Mowgli Goes Digital

Noticing The Creeping Demise Of National Sovereignty

I guess ol' Pat Buchanan's been overtaken by events. Or an event. The Internet.

Buchanan has been worried, if I understand him, about the internationalization of everything. We're going to lose our sovereignty, and have a world economy, and all. The UN will rule us, probably from weird helicopters. I can't imagine the UN ruling itself, much less anything else, but never mind. I think we've already got a one-world economy, or almost, and there's not much Pat can do about it.

I was in some airport a while back and bored to the point of gibbering prostration. In desperation, I bought a copy of Wired magazine. Sure, I knew it would be geeky and adolescently pretentious and deeply puzzled by contractions. I was prepared to try anything.

Wired was disappointing, being intelligent and well-written. You can't depend on anything these days. Anyway, it had a piece on slave coders in Bombay. These are Indians who do computer programming on contract for big corporations in America.

Now, we all know that India is dirt poor and has flies and everybody says it's hopeless. I don't believe I'd bet on it. The flies, maybe, but not the hopelessness. What India also has is a whole lot of seriously smart people, many of whom speak tolerable English.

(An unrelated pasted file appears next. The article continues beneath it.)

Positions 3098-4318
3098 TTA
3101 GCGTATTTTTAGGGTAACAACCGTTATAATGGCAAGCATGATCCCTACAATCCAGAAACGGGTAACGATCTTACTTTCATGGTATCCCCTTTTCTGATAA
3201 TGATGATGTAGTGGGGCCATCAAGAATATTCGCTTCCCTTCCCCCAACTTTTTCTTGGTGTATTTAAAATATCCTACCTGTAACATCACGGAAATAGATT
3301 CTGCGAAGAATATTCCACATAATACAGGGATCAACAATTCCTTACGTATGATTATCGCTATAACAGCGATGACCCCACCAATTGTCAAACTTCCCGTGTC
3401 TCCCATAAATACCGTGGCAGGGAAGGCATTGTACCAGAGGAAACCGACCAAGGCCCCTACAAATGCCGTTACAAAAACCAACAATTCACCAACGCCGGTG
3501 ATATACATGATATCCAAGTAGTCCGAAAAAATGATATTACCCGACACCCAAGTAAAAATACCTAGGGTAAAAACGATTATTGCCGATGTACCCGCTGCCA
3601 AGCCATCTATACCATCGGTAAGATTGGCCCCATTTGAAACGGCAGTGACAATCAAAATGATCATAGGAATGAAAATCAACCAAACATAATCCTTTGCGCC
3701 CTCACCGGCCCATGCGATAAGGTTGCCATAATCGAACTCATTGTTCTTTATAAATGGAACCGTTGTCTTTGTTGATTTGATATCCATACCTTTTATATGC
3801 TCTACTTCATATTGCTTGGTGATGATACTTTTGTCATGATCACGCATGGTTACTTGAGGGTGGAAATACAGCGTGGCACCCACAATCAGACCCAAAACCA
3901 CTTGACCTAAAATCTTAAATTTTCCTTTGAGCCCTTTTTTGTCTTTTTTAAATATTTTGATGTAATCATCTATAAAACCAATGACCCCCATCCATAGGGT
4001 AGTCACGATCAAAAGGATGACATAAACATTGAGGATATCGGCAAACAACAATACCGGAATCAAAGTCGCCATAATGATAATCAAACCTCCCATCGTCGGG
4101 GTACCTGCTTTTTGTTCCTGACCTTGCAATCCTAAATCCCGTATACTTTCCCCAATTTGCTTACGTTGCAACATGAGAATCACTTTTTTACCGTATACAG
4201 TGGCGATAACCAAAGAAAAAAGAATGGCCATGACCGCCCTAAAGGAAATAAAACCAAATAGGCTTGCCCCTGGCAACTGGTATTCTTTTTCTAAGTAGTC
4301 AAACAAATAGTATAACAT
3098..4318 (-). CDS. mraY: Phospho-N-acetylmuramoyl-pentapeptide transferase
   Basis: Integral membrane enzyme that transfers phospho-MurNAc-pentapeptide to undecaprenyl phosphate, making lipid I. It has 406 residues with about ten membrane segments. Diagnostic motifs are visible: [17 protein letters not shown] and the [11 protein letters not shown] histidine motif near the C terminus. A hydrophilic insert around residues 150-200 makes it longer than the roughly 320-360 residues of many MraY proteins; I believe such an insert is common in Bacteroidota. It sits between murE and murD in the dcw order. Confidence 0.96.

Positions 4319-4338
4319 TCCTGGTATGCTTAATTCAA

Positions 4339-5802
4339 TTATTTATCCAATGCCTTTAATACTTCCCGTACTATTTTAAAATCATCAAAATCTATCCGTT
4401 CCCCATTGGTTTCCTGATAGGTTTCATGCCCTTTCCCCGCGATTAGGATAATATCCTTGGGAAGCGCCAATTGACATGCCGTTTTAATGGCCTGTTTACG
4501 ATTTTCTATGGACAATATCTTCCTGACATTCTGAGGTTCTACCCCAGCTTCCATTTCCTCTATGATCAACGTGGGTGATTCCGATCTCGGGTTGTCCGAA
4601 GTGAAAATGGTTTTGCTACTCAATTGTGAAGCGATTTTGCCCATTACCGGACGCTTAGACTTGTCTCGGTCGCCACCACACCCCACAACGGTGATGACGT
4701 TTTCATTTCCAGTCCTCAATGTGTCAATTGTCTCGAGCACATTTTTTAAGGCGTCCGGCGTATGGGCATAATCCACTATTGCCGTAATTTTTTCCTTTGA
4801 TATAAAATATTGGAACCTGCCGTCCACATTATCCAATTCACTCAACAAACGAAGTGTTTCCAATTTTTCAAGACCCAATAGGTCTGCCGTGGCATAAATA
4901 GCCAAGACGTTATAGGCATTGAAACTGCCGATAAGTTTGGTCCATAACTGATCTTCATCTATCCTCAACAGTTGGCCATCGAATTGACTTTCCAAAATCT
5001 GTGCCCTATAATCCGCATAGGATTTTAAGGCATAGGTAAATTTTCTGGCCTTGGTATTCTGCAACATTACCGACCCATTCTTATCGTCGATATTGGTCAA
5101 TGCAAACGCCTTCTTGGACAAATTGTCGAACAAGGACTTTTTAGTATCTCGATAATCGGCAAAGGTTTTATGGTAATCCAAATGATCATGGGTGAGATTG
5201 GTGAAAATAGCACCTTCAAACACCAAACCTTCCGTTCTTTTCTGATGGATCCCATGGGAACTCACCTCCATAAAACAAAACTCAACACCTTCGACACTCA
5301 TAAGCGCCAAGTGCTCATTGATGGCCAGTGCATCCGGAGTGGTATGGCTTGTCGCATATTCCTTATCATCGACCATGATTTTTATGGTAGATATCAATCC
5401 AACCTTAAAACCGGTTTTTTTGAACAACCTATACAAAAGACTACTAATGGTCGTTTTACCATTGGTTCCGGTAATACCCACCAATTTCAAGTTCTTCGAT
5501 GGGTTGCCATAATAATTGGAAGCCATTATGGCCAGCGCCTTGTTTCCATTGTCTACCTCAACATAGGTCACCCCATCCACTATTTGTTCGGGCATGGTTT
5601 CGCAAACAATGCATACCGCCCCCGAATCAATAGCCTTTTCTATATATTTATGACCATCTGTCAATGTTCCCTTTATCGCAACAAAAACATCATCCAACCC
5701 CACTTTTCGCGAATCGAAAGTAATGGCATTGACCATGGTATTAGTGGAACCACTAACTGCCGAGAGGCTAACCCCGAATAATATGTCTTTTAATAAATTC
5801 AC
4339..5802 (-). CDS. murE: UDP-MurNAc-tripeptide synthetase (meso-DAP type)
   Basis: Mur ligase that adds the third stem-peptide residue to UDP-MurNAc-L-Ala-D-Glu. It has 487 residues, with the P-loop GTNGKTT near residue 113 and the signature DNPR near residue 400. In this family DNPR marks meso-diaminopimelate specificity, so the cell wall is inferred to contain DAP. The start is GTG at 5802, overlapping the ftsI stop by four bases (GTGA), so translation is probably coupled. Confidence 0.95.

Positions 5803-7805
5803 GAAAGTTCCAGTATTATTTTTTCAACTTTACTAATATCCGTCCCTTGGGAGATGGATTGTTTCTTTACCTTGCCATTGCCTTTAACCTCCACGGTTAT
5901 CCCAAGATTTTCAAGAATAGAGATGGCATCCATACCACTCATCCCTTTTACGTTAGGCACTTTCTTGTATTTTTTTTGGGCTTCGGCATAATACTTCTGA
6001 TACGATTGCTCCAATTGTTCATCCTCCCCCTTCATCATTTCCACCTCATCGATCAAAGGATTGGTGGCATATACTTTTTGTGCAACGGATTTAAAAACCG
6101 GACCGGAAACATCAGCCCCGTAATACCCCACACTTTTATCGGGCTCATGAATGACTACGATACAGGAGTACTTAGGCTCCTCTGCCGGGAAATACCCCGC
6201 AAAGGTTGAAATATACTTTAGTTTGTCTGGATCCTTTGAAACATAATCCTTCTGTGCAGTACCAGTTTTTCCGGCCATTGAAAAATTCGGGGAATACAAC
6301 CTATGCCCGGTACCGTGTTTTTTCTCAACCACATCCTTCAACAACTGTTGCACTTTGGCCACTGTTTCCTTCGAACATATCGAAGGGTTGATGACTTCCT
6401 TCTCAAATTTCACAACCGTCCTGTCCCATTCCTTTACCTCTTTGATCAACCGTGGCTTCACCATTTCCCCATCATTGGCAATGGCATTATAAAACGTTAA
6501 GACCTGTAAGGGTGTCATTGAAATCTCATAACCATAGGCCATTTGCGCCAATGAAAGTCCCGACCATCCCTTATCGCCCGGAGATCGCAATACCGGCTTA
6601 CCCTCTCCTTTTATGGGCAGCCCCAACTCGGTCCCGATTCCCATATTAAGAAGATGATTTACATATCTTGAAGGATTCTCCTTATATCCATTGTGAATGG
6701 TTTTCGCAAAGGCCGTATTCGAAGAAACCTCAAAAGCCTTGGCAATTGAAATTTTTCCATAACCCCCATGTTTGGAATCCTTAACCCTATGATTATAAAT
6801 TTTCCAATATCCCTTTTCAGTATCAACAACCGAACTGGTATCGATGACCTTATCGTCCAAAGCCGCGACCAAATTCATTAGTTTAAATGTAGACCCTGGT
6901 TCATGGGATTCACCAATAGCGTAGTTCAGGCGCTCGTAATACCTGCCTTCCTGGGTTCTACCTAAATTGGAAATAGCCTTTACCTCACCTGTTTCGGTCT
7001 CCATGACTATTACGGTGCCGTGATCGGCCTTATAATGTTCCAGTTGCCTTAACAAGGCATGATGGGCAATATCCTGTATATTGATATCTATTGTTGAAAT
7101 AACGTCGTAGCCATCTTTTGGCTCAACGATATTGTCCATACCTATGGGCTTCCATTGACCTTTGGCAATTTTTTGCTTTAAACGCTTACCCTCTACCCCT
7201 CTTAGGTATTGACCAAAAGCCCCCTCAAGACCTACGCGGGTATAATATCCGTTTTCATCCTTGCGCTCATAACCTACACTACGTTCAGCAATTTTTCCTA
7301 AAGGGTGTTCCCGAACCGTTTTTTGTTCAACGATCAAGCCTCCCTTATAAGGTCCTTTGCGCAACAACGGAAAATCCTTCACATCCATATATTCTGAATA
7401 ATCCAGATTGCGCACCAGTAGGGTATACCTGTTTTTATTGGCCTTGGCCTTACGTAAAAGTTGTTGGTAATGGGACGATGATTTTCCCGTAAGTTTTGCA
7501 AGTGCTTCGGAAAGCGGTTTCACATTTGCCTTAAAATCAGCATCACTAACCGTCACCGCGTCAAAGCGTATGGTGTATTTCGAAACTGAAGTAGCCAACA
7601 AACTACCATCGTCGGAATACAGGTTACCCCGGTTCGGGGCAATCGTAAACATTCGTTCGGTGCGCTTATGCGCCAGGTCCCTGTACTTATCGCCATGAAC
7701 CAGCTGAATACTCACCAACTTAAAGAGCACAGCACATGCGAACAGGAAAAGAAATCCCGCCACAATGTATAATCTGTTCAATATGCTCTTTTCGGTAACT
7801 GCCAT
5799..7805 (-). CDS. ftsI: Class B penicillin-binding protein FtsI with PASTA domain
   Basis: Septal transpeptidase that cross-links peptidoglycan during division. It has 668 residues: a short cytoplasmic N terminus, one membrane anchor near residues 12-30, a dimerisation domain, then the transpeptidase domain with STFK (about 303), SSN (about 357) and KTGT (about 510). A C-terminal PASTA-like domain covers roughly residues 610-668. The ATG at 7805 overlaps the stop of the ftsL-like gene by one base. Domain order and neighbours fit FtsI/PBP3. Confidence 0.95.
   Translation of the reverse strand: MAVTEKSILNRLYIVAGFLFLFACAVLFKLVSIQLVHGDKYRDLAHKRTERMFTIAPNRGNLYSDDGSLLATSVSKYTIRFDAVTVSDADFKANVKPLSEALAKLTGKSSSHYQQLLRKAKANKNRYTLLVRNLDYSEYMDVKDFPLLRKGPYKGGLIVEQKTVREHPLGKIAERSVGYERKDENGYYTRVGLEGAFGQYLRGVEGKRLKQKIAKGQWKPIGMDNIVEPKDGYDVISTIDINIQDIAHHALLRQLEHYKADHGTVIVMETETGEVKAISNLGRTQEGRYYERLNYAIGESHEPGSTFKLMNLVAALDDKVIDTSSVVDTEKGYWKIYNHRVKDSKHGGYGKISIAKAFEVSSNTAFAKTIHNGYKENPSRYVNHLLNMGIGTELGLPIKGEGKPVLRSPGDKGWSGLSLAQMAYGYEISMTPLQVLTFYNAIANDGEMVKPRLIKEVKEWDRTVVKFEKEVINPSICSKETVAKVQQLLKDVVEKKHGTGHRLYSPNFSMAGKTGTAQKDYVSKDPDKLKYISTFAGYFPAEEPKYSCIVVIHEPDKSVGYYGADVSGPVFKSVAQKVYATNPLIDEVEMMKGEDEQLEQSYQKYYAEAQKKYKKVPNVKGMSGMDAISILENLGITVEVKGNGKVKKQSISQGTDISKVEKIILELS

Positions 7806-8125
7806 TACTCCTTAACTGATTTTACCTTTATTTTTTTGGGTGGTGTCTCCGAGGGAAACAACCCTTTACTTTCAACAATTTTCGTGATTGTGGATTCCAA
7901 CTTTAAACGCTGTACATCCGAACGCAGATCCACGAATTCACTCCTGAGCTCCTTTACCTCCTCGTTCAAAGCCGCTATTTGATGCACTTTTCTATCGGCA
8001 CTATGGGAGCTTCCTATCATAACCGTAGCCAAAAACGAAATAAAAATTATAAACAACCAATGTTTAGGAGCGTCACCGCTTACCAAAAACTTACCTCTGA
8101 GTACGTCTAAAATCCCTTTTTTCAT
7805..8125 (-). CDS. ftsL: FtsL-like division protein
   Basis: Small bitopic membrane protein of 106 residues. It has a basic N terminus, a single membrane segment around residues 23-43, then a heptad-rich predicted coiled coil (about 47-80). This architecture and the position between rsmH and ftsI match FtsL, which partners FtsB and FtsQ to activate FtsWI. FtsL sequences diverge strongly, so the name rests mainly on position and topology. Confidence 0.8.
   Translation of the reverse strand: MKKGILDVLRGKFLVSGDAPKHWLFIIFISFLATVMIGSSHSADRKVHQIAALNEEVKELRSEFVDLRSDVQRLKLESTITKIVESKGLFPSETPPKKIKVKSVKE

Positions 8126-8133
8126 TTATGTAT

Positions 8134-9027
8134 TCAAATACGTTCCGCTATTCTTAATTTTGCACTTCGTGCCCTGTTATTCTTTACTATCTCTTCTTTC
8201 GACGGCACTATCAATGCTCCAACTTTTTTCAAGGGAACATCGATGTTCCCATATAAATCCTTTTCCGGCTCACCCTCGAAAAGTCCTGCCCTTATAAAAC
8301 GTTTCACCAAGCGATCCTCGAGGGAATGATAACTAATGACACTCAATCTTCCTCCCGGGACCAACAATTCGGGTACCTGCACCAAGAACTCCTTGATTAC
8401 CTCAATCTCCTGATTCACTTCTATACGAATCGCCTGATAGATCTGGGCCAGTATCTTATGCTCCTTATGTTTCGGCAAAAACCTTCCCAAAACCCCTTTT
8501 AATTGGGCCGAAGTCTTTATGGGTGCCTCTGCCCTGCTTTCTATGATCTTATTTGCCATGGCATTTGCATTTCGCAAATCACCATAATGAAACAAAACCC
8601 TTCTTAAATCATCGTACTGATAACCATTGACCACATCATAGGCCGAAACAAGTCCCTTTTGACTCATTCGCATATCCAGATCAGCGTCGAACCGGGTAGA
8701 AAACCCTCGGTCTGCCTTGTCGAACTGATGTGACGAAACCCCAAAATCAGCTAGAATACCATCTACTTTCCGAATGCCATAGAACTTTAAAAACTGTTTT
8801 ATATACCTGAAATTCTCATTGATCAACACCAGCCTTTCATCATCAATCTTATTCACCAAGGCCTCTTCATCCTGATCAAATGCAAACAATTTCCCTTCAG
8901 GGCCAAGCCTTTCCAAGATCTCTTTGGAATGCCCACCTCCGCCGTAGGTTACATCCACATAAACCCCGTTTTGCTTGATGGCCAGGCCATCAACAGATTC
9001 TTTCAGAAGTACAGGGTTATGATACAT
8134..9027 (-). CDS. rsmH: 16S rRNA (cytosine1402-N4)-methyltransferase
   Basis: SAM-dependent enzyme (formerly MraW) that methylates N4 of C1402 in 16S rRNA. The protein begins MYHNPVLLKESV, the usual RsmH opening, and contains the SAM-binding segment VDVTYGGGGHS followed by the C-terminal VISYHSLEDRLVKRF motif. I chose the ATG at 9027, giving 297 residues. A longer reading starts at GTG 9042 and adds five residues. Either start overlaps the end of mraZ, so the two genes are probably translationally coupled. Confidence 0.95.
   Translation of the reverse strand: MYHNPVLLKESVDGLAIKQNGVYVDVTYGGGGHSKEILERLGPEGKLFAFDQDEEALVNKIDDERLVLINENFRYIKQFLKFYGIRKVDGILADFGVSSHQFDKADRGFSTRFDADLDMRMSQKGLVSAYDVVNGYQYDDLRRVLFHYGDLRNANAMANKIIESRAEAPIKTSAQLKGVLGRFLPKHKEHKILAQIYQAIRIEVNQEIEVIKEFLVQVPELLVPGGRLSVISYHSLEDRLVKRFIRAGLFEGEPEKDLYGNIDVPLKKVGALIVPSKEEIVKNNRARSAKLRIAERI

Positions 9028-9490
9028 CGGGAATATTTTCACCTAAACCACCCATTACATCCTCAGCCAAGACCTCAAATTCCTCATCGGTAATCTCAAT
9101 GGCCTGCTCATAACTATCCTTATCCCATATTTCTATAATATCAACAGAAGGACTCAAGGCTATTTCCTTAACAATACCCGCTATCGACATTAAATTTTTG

What India doesn't have is investment capital or too much infrastructure. So if Indians can find a way to make lots of money, without having any to start with, they're likely to think that's just peaches.

Which brings us to programming. To be a programmer, you don't need money. You need an IQ, a pirated book called something like "How To Program in C++ Like Wild Screaming Garbanzo Beans," and maybe a thousand-dollar commodity computer. This comes to a thousand dollars and fifty cents. You also need a market for code, which there isn't too much in India just yet. But if you have an Internet connection, someone figured out, you can sit in Mumbai, which is what Indians mistakenly call Bombay, and program for companies in New York.

The United States is a big market for code.

When the Indians figured this out a while back, New York became deliriously happy, because Indians did good work for peanuts. The Indians became deliriously happy, because what New York thought was peanuts was wheee-mama! money in India. India in aggregate became happy, whatever that means, because the country could leap into high-tech, sproing. A fair number of American programmers may eventually be not so happy, because they will encounter cheap, smart competition. In fact, there is talk that the US might lose its programming base or something.

Incidentally, it seems that a whole lot of the slave coders (their kidding phrase for themselves: they aren't really chained in caves) are women, which I understand is a new concept in them-there parts. I guess India had better get used to it. If you can write code, the real world isn't going to be too interested in your chromosomes.

What intrigues me in this is the separation of brains from capital investment. India flat can't afford to play much in the semiconductor business just now. Chip fabs run a billion-five per each. (Or is it two billion now? Anyway, bunches of money.) You don't get that kind of rice by pulling rikshas. But the intellectual side of the computer racket -- programming -- is cheap in terms of investment. Or, as we say, the barriers to entry are low.